Postcard from the Pacific Northwest

By Adam BarrJune 2, 2007, 4:00 pm
BANDON, Ore. -- Probably the first sign that I was onto something different came when I passed the herd of elk.
 
I was driving west on Oregon Route 38 on a brilliantly sunny May afternoon, dangling my hand out the window into the cool air rushing by. The broad Umpqua River, blown full of whitecaps by that stiff onshore wind, was on my right. About 200 yards of grassy valley floor was on the left, and above it rose a steep wall of enormous pines.
 
Bandon Dunes
The 12th hole at Bandon Dunes.
I travel to a lot of interesting places, but 'Elk Crossing' is not a road sign I see every day. I had seen five of them since setting out from the airport in Eugene. I had nearly wrecked the car that many times taking in the stunning, rustic beauty of southwest Oregon. Now another road sign, one of those brown here's-something-cool signs, informed me that an elk viewing area was coming up on the left. Sure enough, as advertised, here were about two dozen head, munching away at the fescue about halfway between the road and the piney valley wall.
 
As it turns out, I hadn't seen anything yet.
 
I don't know why people say it's hard to get to Bandon Dunes, the magnificent golf resort that hangs out over the Pacific Ocean about 25 miles south of Coos Bay. Sure, you might have to take an extra flight -- east coast to Seattle, then hops from Seattle to Portland and Portland to North Bend, plus a 40-minute drive. Or you could do what I did (I hate connecting even once, so three flights was out of the question), which was to fly to Salt Lake City, then to the college town of Eugene. That leaves a comfortable three-hour drive to Bandon. (Both Eugene and North Bend have wonderful airports, the kind with perhaps two baggage belts, no long walks to anywhere, and your rental car literally 50 yards outside the door.)
 
No, physically it's not that much of a hassle to get here. The real challenge is getting your mind and spirit, beleaguered as they are by the demands of the hurry-up, never-rest, gotta-have-it-yesterday world, to join you. But once you do, they'll never want to leave.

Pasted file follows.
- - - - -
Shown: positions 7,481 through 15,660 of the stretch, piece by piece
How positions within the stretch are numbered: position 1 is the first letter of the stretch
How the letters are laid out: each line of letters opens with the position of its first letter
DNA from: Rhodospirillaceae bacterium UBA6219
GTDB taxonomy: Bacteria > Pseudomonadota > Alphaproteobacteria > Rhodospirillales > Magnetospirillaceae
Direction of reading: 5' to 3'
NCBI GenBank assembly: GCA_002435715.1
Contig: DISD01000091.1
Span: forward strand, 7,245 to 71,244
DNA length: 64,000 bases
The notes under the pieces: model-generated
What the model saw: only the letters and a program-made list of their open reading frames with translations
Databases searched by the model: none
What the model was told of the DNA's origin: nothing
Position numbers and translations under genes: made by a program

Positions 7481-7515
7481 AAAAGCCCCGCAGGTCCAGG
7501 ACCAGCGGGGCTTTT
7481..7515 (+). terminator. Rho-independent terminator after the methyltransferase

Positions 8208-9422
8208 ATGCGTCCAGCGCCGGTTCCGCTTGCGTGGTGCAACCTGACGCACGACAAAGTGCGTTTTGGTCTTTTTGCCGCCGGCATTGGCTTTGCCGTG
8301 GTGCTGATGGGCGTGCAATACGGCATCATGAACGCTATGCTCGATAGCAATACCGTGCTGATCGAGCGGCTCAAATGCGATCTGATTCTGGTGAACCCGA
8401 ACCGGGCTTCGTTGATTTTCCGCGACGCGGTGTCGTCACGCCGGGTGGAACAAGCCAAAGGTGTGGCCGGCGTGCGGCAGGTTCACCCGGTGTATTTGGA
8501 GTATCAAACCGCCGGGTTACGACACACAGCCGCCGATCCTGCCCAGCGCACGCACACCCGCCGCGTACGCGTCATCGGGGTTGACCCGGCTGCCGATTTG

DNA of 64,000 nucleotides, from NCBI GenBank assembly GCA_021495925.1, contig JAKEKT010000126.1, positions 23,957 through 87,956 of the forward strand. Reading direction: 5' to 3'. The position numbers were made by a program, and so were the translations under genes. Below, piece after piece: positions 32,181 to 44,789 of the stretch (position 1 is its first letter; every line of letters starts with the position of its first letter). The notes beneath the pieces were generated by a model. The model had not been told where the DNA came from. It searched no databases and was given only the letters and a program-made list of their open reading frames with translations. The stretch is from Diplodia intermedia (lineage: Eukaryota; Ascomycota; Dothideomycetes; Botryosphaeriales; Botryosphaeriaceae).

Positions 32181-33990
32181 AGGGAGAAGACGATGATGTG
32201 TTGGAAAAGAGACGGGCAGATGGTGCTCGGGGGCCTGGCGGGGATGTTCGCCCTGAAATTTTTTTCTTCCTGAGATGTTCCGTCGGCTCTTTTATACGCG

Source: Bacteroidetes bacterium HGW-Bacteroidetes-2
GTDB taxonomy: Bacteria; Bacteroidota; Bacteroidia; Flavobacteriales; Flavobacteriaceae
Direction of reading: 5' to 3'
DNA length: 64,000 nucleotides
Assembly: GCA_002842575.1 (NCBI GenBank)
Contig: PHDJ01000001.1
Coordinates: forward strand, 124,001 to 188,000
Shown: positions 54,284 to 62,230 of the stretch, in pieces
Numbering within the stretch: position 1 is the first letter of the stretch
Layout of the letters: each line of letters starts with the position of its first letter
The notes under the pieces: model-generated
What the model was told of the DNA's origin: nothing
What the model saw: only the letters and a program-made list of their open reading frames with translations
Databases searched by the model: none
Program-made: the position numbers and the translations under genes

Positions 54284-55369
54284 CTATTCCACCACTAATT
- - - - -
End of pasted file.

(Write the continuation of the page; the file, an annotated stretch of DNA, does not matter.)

Bandon Dunes is Scotland's long-lost twin, a golf paradise for anyone who truly loves the game in all its windy, bouncy, random, invigorating fullness. Like Scotland, Bandon is one of those rare travel experiences that actually lives up to -- and sometimes exceeds -- the hype.
 
Coming south on U.S. 101, massive dunes rising as much as 80 feet block your view of the ocean. And it occurs to you that golf grasses, the hardy, salt-air-loving kind, would grow well in such an environment. That has been the turfgrass secret of Bandon, whose rolling terrain is covered in a fine, resilient fescue that hits firm, putts fast, and looks marvelous -- steady medium green with just a hint of tan. There are flat lies to be found here, but not often. The roll of the fairways pleases the eye and challenges the mind, adding to almost every shot the variable of ball height in relation to the player's feet.
 
And then there is the wind -- insistent, usually northerly, frightening those who left their fortitude at home into pressing too hard. You don't play the wind here; it plays you. Almost like putting, where you hit to a spot and let the fall of the green work with gravity to get your ball to the hole, at Bandon you get it up there and let the wind hammer your shot into shape, glorious or grotesque as luck and your predictive skills allow.
 
Bandon Dunes
The 16th hole at Bandon Dunes.
In short, Bandon is links golf at its finest. And this is real links, connecting the beach and inland agricultural fields with a vast ribbon of firm, sandy underlayment for all that magnificent fescue. Add the vegetation, the trees, the yellow broom and gorse, the violet heather and multitude of wildflowers -- if you look in certain directions, it is a Scottish scene straight out of Carnoustie and environs.
 
But instead of Firth or Sea, you have ocean, the biggest ocean, down a 60-foot bluff and aproned with a wide, driftwood-littered beach. While we played a shakedown nine the other day, a fogbank the size of Scottsdale loomed a few miles offshore. The north-northeast wind held it off.
 
'That adds another element,' said Skip Luke mildly. Skip is one of the rangers I met while walking the front nine of Bandon Dunes, the first of the three courses here. (Bandon Trails and Pacific Dunes are the others; a fourth is under construction.) Skip, a lightly grizzled fellow firmly in his fifties, is typical of the robust and helpful folks you'll find here -- ready to play golf, or help, any time, any weather.
 
'Hardly any wind Tuesday,' Skip said. 'Really picking up now. But still, it's pretty playable here.' He took a deep breath. 'Beautiful day.'
 
Beautiful indeed. If your cares don't fall away here, they are glued onto you too tightly. There are other things to do on the Oregon coast, excellent things -- fishing, hiking, horseback riding, lighthouse touring -- but if you have come to Bandon Dunes, you are here for the golf. Most of our fellow guests were of the 36-hole-a-day variety, no matter how much of a slog those last few exhausted holes might be. Gathered in the restaurants at night, wan smiles at the day's exploits and X-outs alternated with good-natured winces at the ache in one's thighs. But everyone sleeps well, and there is no shortage of enthusiasm over breakfast the next day.